Two of the five polled said they would not be surprised to see significant improvement in the Bears' offensive line.

"I really think it's a decent group of players that got a bad rap," the assistant director of pro personnel said.

Defensive lines

1. Lions (20); 2. Vikings (13); 3. Bears (12); 4. Packers (5).

Voters were split between the Vikings and Bears as to which team was second best, but each of the front office men had praise for the top three lines.

"If Chicago's young guy (Shea McClellin) comes through, the Bears can give Detroit a run," one pro personnel man said.

Another cited the need for Bears defensive linemen other than Julius Peppers to step up and make plays.

Linebackers

1. Bears (18); 2. Packers (15); 3. Lions (10); 4. Vikings (7).

Of the nine area graded (excluding special teams and coaching), the Bears scored highest here, and it was the only position in which the Bears were ranked first.

There were mixed opinions, however. The Packers and Lions linebackers each received a first place vote.

"Given the age of Brian Urlacher and Lance Briggs, I'm not quite sure how to judge them," a personnel director said. "It's close between them and the Packers."

Safeties

1. Packers (19); 2. Lions (15); 3. Bears (11); 4. Vikings (5).

There is more uncertainty here in the NFC North than at any other position. One front office man said he wouldn't be surprised if the rankings completely flipped during the season.

The Packers likely will use cornerback Charles Woodson at safety more this year, and the Vikings hope to start rookie Harrison Smith.

"Chris Conte and Major Wright are solid players for the Bears," one pro personnel man said. "They are smart, tough and can run. They might be limited in some areas of the passing game, but Chicago uses them well."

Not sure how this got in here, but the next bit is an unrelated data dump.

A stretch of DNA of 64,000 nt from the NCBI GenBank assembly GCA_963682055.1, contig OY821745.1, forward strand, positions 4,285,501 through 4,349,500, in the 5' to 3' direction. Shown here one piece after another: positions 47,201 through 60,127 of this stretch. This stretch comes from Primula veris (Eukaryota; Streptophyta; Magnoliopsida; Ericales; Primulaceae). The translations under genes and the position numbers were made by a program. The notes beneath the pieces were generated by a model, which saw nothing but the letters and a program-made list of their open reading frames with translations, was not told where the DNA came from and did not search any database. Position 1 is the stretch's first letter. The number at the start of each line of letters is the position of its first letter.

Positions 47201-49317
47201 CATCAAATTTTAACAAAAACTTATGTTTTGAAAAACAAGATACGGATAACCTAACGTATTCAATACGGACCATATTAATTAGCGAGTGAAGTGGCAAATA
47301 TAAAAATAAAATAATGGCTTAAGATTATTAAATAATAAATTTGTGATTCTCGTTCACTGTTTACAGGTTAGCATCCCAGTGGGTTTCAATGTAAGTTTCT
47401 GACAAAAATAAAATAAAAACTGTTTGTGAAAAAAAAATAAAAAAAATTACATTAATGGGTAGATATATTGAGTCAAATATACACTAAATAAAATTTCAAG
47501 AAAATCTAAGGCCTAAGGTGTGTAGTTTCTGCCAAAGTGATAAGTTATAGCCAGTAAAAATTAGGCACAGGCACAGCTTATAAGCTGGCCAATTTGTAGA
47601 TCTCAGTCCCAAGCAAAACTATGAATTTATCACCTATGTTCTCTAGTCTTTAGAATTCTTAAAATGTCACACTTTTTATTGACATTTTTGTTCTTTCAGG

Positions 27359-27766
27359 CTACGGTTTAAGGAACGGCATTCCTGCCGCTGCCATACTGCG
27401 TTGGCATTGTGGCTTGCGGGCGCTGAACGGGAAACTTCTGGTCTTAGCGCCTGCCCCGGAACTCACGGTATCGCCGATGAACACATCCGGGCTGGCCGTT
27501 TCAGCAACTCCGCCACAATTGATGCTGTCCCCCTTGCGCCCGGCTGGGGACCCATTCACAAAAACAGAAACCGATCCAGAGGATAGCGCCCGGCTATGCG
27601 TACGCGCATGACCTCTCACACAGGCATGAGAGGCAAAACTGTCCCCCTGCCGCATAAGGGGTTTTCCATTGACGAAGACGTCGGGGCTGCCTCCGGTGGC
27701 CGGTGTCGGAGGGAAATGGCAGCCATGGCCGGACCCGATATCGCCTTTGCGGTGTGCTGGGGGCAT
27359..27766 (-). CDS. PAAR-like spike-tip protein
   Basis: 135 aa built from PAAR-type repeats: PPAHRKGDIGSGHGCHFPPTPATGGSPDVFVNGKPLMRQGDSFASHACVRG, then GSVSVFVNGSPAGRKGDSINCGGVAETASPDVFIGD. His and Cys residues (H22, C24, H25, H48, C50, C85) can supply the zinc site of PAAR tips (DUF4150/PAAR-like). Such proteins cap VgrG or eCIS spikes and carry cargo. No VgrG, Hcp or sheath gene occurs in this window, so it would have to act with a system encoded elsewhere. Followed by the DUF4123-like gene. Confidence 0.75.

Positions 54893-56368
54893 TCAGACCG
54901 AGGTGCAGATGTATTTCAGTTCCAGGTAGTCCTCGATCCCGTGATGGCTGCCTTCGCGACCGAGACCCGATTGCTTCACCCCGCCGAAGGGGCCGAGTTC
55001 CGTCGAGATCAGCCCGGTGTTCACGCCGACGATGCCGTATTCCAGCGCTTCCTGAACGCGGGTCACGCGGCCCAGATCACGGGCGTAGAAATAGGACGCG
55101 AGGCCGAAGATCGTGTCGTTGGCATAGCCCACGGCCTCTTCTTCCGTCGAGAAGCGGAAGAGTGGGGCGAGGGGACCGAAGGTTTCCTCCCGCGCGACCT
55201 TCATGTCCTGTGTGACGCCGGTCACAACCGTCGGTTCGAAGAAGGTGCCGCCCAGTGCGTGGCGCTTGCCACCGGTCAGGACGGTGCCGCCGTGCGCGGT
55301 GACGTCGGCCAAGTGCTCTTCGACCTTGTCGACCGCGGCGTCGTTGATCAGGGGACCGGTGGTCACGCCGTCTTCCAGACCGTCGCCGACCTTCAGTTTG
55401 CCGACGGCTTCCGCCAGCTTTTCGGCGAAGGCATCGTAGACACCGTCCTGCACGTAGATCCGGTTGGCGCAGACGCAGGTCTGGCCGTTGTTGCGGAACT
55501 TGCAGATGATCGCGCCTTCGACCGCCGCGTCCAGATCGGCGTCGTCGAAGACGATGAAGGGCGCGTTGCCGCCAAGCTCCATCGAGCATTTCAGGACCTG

Cornerbacks

1. Packers (19); 2. Bears (15); 3. Vikings (11); 4. Lions (5).

The Packers came in first place even though Woodson likely will spend more time at safety and the team finished 32nd in pass defense last year, which does not say much about cornerback talent in the division. None of the NFC North teams were in the top 21 of pass defense.

The Bears received one first place vote.

"The Packers have better talent, but the Bears corners played better as a group," he said. "The Bears protected their corners better with that zone scheme, and eliminated big plays better than the Packers."

Special teams

1. Bears (19); 2. Packers (15); 3. Vikings (11); 4. Lions (5).

The Bears received four first-place votes. The man who placed them second cited the loss of Knox as a kick returner. Another scout voted the Bears first, but said he thought "their return game could fade."

Coaches

1. Packers (19); 2. Bears (16); 3. Lions (10); 4. Vikings (5).

Every ballot was the same except one, in which a personnel assistant ranked the Bears first, ahead of the Packers.

His justification?

"Lovie Smith has had to deal with quarterback issues, job speculation and inconsistencies that Mike McCarthy has not," he said.

Another front office man voted the Bears staff second but said, "Lovie does a nice job. He is steady and that is a team that is well coached, well prepared and ready to play."

One more noted the Packers "took a shot losing Joe Philbin, but McCarthy can overcome it."

Overall

1. Packers (170); 2. Bears (141); 3. Lions (138); 4. Vikings (101).

What was impressive about the vote for the Packers is they finished first in six of 11 categories, including the two most would say are most important — quarterbacks and coaches.

The conclusion to draw is that as impressive as the Bears are on paper, they still are not the most impressive team in their division.

dpompei@tribune.com

Twitter @danpompei